Close central unrounded vowel

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For the use of /ɨ/ on Wikipedia, see Help:IPA for English.
Close central unrounded vowel
ɨ
ï
IPA number 317
Encoding
Entity (decimal) ɨ
Unicode (hex) U+0268
X-SAMPA 1
Kirshenbaum i"
Braille ⠴ (braille pattern dots-356) ⠊ (braille pattern dots-24)
Sound

The close central unrounded vowel, or high central unrounded vowel, is a type of vowel sound used in some languages. The symbol in the International Phonetic Alphabet that represents this sound is ɨ, namely the lower-case letter i with a horizontal bar. Both the symbol and the sound are commonly referred to as barred i. In American tradition this symbol (and the name "barred i") denote a slightly different sound, that of the second syllable of roses when distinct from Rosa's;[1] see also near-close central unrounded vowel.

The close central unrounded vowel is the vocalic equivalent of the rare post-palatal approximant [j̈].[2]

Features[edit]

IPA vowel chart
Front Near-​front Central Near-​back Back
Close
Blank vowel trapezoid.svg
iy
ɨʉ
ɯu
ɪʏ
eø
ɘɵ
ɤo
ɛœ
ɜɞ
ʌɔ
æ
aɶ
ɑɒ
Near-close
Close-mid
Mid
Open-mid
Near-open
Open
Paired vowels are: unrounded • rounded
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Occurrence[edit]

/ɨ/ is uncommon as a phoneme in Indo-European languages, occurring most commonly as an allophone in some Slavic languages. However, it is very common as a separate phoneme in the indigenous languages of the Americas and is often in phonemic contrast with other close vowels such as /i/ and /u/ both in modern living languages as well as reconstructed proto-languages (such as Proto-Uto-Aztecan). Campbell, Kaufman & Smith-Stark (1986) identify the presence of this vowel phoneme as an areal feature of a Mesoamerican Sprachbund (although that is not a defining feature of the entire area).

Language Word IPA Meaning Notes
Acehnese tupeue [tupɨə] 'to know' Asyik[3] and Al-Ahmadi Al-Harbi[4] describe this sound as such while Durie[5] describes it as closer to [ɯ]
Angor hüfᵻ [xɨβə] 'hot'
Czech Some dialects byl [bɨɫ] 'he was' Found in some eastern Moravian, Lach and Silesian dialects. See Czech phonology
Chinese Mandarin rì About this sound [ɻɨ̹˥˩] 'day' See Mandarin phonology
English Southeastern English[6] rude [ɹɨːd] 'rude' May be rounded [ʉː], or a diphthong [ʊʉ̯~əʉ̯] instead.
Guaraní yvy [ɨʋɨ] 'earth'
Hausa[7] [example needed] Allophone of /i/.[7]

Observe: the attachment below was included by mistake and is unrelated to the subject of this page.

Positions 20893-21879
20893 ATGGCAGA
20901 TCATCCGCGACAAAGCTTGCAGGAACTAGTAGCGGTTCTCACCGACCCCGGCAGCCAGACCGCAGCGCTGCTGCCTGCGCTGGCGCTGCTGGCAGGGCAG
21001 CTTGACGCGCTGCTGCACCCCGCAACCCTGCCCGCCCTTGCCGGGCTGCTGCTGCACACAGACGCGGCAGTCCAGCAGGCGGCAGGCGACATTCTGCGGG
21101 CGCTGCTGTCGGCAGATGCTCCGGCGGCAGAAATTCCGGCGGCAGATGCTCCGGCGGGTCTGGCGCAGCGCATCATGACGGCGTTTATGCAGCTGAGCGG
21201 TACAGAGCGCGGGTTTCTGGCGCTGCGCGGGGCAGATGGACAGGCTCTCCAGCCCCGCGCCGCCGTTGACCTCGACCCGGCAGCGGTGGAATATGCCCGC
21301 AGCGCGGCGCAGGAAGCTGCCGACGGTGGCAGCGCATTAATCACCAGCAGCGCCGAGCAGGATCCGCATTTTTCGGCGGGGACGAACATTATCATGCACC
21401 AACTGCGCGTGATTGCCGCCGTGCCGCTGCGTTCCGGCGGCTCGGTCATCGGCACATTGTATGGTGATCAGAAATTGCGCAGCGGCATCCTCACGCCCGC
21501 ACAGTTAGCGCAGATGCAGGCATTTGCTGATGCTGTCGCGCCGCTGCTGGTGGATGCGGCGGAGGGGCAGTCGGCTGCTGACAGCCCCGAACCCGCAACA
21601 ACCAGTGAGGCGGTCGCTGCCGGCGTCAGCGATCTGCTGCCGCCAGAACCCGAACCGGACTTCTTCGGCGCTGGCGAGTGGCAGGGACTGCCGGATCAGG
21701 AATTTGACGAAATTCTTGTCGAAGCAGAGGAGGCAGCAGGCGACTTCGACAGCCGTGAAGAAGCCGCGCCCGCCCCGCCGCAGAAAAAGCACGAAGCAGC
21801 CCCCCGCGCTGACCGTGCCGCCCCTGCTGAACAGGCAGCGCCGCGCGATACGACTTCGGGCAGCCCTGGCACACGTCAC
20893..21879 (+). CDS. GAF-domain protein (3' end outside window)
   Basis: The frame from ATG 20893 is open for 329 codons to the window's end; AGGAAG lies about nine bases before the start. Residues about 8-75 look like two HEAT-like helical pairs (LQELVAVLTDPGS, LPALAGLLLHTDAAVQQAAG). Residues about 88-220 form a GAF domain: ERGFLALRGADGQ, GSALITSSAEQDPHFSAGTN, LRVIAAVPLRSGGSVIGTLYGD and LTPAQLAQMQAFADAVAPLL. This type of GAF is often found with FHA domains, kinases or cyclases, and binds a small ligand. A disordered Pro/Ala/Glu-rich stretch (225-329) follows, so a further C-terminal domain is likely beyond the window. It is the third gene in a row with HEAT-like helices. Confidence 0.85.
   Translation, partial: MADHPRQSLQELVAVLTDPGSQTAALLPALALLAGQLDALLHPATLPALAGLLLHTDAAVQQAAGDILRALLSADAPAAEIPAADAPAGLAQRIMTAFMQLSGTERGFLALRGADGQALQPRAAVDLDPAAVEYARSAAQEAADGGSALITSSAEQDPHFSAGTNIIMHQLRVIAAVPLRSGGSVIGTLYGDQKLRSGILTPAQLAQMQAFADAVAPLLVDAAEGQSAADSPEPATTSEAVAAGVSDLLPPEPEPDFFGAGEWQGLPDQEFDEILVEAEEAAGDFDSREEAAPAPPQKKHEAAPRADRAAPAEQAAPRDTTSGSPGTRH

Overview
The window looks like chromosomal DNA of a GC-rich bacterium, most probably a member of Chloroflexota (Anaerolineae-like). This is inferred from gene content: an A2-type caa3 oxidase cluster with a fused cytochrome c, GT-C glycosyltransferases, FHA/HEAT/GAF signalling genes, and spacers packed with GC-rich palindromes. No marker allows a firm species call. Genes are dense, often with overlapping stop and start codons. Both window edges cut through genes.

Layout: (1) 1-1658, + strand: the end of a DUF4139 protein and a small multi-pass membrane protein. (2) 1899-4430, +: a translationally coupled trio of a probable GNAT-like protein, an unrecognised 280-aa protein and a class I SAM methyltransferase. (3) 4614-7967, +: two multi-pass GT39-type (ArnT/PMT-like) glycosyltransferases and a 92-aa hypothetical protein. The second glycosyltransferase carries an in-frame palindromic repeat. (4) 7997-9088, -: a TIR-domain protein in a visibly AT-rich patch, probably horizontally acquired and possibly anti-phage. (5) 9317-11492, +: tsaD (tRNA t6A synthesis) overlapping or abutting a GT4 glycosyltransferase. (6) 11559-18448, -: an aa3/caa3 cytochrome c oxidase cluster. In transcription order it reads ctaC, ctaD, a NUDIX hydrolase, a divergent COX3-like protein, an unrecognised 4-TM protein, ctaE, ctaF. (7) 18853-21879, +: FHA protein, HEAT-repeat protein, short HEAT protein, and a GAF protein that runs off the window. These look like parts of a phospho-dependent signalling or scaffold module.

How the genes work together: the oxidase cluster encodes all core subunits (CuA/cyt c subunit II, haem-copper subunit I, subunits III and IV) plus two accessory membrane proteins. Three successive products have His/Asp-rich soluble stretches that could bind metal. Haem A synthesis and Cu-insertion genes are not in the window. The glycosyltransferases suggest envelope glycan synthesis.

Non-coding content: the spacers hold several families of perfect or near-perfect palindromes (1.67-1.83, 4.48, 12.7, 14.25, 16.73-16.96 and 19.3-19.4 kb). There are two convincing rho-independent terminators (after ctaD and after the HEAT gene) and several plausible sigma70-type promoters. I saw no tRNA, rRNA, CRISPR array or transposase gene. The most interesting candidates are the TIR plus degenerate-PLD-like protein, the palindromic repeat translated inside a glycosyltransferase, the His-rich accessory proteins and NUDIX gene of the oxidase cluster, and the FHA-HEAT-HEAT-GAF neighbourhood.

Irish Munster[8] caora [kɨ̟ːɾˠə] 'sheep' Somewhat fronted;[8] allophone of /i/ between broad consonants.[8] See Irish phonology
Kaingang fy [ɸɨ] 'seed'
Kashinawa [example needed]
Kashmiri[9] teer [ˈt̪ɨːr] 'cold'
Latgalian[10] dyžan [ˈd̪ɨʒän̪] 'very much' See Latgalian phonology
Mongolian[11] хүчир [xutʃʰɨɾɘ̆] 'difficult'
Muisca Hycha[12] hycha [hɨʂa] 'I'
Romanian înot [ɨˈn̪o̞t̪] 'I swim' See Romanian phonology
Russian[13] ты About this sound [t̪ɨ] 'you' (singular) Occurs only after unpalatalized consonants. See Russian phonology
Sahaptin[14] [kʼsɨt] 'cold' Epenthetic. No lengthened equivalent
Sama Sibutu[15] [pɨˈnɨt̪] 'beard'
Sema[16] sü [ʃɨ̀] 'to hurt' Also described as near-close [ɨ̞].[17]
Shipibo[18] tenaitianronki [ˈt̪ɨnɐi̞ti̞ɐ̃ɽõ̞ɣi̞] [translation needed] Possible realization of /ɯ/ after coronal consonants.[18]
Sirionó[19] [eˈsɨ] 'dry wood'
Swedish bi [bɨː] 'bee' Found in dialects in Närke and Bohuslän and in sociolects in Stockholm and Gothenburg. See Swedish phonology
Tamil[20] ஆனால் [äːnäːlɨ] 'but' Epenthetic vowel inserted in colloquial speech after word-final liquids; can be rounded [ʉ] instead.[20] See Tamil phonology
Tera[21] zu [zɨ] 'said'
Udmurt[22] ургетэ, ыргетэ[23] [ɨrgete] 'it growls'
Uzbek qiz [qɨz] 'girl' Allophone of /i/.
Vietnamese trưa [ʈɨə˧] 'noon' See Vietnamese phonology
Võro sysar [sɨsarʲ] 'sister'
Welsh Northern dialects[24] llun [ɬɨːn] 'picture' See Welsh phonology
Zapotec Tilquiapan[25] nɨ [nɨ] 'be sour'

The sound of Polish ⟨y⟩ is often represented as /ɨ/, but actually it is a close-mid advanced central unrounded vowel, more narrowly transcribed [ɘ̟].[26] Similarly, European Portuguese unstressed ⟨e⟩, often represented as /ɨ/, is actually a near-close near-back unrounded vowel,[27] more narrowly transcribed using ad hoc symbols such as [ɯ̽] (mid-centralized), [ɯ̟] (fronted) and [ʊ̜] (less rounded i.e. unrounded).

See also[edit]

References[edit]

  1. ^ Flemming, E., Johnson, S. (2007), "Rosa’s roses: reduced vowels in American English", Journal of the International Phonetic Association 37/1, pp. 83–96.
  2. ^ Instead of "post-palatal", it can be called "retracted palatal", "backed palatal", "palato-velar", "pre-velar", "advanced velar", "fronted velar" or "front-velar".
  3. ^ Asyik, Abdul Gani (1982), "The agreement system in Acehnese" (PDF), Mon-Khmer Studies, 11: 1–33, retrieved 9 November 2012 
  4. ^ Al-Ahmadi Al-Harbi, Awwad Ahmad (2003), "Acehnese coda condition: An optimality-theoretic account", Umm Al-Qura University Journal of Educational and Social Sciences and Humanities, 15: 9–21 
  5. ^ Mid-vowels in Acehnese
  6. ^ Lodge (2009:174)
  7. ^ a b Schuh & Yalwa (1999:90)
  8. ^ a b c Ó Sé (2000)
  9. ^ "Koshur: Spoken Kashmiri: A Language Course: Transcription". Retrieved 16 January 2016. 
  10. ^ Nau (2011:9–10)
  11. ^ Iivonen & Harnud (2005:62, 66–67)
  12. ^ González de Perez (2005:50)
  13. ^ Jones & Ward (1969:33)
  14. ^ Hargus & Beavert (2002)
  15. ^ Allison (1979:198)
  16. ^ Teo (2014:28)
  17. ^ Teo (2012:368)
  18. ^ a b Valenzuela, Márquez Pinedo & Maddieson (2001:283)
  19. ^ Firestone (1965:?)
  20. ^ a b Keane (2004), p. 114.
  21. ^ Tench (2007:230)
  22. ^ Iivonen & Harnud (2005:64, 68)
  23. ^ ургетыны [Udmurt-Russian dictionary] (in Russian) 
  24. ^ Ball (1984:?)
  25. ^ Merrill (2008:109)
  26. ^ Jassem (2003:105)
  27. ^ Cruz-Ferreira (1995:91)

Bibliography[edit]